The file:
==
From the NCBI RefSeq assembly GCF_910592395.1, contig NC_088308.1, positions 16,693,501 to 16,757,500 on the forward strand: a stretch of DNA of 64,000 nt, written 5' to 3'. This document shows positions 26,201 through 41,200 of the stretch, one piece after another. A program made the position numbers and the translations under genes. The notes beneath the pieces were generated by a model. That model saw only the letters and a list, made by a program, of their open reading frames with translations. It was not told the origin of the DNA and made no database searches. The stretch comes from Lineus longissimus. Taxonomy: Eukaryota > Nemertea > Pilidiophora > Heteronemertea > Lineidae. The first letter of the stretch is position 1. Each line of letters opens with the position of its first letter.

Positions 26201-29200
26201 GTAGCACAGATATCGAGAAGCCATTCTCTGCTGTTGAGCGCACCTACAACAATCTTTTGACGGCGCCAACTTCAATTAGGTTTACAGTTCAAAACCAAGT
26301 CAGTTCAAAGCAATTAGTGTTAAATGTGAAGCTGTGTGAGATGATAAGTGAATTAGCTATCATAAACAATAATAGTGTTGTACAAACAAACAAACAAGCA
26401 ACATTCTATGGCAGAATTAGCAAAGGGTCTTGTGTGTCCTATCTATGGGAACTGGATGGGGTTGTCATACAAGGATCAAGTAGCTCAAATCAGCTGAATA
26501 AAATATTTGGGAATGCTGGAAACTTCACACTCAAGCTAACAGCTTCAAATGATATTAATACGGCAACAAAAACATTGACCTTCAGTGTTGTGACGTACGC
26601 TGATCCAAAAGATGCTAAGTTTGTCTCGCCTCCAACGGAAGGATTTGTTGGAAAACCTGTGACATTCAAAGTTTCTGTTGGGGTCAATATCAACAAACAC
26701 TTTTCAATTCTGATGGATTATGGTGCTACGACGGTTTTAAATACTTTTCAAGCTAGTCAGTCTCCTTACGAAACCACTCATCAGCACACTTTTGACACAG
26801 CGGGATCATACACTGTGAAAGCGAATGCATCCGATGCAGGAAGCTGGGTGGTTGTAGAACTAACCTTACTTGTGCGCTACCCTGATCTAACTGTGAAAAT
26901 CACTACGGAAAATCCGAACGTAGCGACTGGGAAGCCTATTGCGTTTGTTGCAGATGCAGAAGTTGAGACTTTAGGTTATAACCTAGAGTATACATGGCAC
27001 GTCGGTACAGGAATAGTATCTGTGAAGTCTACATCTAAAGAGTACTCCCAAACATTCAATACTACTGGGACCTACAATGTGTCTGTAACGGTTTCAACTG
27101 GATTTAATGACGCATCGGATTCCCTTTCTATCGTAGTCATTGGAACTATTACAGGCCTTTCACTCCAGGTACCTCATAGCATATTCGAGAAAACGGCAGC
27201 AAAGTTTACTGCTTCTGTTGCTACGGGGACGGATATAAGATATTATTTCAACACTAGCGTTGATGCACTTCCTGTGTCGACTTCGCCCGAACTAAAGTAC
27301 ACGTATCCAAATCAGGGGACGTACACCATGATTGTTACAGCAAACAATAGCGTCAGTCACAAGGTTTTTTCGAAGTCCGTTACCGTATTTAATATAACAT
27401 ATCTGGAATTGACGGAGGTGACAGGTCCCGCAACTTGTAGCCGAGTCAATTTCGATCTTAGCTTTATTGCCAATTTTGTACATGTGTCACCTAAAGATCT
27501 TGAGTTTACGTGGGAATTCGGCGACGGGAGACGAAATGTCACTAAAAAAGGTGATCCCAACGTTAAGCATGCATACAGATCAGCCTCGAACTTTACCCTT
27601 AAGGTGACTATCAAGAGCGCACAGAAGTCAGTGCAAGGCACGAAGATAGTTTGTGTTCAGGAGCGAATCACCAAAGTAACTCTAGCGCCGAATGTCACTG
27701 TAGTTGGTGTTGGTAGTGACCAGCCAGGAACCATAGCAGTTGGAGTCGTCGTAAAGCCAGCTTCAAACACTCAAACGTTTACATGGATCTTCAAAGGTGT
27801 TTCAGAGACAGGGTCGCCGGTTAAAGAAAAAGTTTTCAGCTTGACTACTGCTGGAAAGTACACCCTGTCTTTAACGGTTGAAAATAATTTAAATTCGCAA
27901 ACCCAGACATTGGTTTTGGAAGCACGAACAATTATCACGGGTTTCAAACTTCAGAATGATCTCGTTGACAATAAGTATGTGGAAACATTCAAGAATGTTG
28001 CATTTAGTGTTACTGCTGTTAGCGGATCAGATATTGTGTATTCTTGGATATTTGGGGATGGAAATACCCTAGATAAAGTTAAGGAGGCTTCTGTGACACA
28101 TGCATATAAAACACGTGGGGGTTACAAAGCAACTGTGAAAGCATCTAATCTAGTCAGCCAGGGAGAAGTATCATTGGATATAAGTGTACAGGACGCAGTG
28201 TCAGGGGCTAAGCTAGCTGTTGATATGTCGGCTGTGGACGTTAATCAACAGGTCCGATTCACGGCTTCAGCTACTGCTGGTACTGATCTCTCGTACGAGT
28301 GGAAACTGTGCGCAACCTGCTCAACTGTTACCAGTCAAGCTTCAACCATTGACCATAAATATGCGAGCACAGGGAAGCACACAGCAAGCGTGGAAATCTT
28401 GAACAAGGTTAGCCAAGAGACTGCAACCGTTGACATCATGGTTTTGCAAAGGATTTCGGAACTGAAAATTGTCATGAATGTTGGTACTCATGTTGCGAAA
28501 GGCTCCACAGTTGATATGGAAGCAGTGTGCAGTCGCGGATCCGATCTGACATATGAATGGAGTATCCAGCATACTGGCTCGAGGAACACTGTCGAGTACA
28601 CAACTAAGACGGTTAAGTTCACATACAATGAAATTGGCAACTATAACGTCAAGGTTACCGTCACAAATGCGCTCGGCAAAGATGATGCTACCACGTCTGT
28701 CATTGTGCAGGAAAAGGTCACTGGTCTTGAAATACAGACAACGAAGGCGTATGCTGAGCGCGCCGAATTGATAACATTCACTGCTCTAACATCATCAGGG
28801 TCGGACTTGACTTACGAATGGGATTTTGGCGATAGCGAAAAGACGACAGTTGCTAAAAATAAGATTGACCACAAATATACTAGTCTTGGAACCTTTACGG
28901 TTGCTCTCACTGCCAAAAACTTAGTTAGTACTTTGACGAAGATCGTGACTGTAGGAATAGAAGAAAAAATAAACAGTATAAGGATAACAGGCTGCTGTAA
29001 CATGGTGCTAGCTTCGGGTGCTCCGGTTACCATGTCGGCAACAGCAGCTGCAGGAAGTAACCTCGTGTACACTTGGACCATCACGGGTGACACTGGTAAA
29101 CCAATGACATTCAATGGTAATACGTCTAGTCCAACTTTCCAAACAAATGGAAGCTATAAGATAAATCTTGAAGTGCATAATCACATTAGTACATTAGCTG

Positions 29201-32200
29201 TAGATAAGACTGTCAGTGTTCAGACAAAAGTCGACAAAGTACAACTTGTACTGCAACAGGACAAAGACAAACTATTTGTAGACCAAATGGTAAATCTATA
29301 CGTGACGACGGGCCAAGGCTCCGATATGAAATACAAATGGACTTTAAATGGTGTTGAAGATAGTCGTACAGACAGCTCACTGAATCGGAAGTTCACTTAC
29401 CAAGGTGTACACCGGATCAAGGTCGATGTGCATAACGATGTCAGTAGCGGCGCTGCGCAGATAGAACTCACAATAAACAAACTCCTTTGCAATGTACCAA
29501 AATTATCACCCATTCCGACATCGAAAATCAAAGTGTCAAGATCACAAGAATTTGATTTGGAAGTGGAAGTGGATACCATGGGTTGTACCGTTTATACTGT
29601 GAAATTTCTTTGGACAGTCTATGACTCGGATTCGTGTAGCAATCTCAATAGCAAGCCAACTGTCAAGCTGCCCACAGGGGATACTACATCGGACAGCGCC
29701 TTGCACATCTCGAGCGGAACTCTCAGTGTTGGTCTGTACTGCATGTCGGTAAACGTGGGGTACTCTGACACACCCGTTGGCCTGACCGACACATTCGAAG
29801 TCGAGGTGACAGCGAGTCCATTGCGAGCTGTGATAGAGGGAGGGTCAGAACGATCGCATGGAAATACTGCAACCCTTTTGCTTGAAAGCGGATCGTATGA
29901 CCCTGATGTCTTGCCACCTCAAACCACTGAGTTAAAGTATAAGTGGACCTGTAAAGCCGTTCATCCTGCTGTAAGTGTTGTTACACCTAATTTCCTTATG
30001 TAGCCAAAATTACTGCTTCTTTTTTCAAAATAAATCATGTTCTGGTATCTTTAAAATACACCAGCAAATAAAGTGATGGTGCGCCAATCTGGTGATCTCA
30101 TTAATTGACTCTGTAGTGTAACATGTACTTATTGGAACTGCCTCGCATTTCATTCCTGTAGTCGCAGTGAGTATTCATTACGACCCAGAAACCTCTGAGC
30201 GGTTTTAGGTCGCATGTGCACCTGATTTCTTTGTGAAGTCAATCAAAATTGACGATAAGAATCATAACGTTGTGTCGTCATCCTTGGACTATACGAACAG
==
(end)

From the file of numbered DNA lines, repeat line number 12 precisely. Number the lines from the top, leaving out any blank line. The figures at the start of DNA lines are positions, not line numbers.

27101 GATTTAATGACGCATCGGATTCCCTTTCTATCGTAGTCATTGGAACTATTACAGGCCTTTCACTCCAGGTACCTCATAGCATATTCGAGAAAACGGCAGC